By incorporating AI technology into additive manufacturing, Ai Build aims to achieve full automation, which they believe is crucial for scaling the technology. Without automation, the additive manufacturing process is susceptible to errors and heavily relies on the knowledge and expertise of additive engineers. Ai Build’s goal is to fully automate the process, with AI playing a crucial role in the final stages of automation. While AiSync currently offers a collaborative process between users and software, it is expected to evolve towards higher levels of automation, resulting in a more efficient and cost-effective process.

In summary, Ai Build’s Talk to AiSync feature revolutionizes 3D printing by allowing users to create toolpaths through natural language prompts. The use of large language AI models and machine learning-driven quality control ensures a high success rate in first-time prints. The cloud connectivity enables remote monitoring and control, as well as the transfer of data and tests between different geographies. The ultimate goal is to achieve full automation, making the additive manufacturing process more efficient and less costly.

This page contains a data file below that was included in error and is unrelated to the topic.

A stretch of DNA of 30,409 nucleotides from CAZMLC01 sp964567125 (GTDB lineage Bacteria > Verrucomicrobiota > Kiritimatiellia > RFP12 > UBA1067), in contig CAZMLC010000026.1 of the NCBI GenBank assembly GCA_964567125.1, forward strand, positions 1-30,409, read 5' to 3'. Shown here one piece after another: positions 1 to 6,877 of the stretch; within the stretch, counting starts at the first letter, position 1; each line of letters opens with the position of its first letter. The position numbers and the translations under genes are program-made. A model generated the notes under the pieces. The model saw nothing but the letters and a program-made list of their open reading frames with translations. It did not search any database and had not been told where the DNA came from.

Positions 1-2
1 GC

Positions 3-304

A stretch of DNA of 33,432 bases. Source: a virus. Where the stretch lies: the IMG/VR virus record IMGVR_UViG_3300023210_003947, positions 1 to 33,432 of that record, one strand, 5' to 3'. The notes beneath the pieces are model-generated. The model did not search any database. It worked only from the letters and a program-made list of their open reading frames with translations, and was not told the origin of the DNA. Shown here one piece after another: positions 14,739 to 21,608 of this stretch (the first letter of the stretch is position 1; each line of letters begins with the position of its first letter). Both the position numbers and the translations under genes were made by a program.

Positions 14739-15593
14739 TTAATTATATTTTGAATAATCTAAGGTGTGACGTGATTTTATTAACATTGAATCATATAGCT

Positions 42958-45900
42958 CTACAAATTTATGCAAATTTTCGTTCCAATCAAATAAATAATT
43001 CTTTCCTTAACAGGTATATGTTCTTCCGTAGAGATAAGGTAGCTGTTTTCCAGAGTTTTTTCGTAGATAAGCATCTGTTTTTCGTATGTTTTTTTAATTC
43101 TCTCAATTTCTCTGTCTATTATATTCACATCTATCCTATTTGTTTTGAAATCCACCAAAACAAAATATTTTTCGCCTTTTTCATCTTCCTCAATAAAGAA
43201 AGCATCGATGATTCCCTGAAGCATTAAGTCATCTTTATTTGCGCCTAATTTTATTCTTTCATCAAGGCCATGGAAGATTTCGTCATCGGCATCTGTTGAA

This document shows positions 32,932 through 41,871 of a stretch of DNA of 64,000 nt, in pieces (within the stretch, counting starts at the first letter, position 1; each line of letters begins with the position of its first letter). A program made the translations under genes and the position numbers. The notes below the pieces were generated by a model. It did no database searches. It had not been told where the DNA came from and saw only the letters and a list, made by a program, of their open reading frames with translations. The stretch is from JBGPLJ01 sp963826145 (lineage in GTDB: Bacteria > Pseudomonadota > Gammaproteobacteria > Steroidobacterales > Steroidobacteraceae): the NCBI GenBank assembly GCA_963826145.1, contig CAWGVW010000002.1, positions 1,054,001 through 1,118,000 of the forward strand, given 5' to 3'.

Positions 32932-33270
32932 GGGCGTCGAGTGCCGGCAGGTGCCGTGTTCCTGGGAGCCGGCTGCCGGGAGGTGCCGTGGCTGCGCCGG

The impact of AI in the field of additive manufacturing is undeniable. According to Cam, the time and cost savings offered by AI are highly dependent on the specific application. When it comes to tooling applications, the biggest advantage of AI lies in cutting down the prototyping phase. In the current scenario, engineers often have to rely on guesswork when it comes to slicing software and toolpath generation. They need to physically 3D print the part to view the results, which in turn takes a few attempts before getting it right. This process can take weeks before actual production begins, and in some cases, engineers might need to go back to the design phase and iterate on the design as well.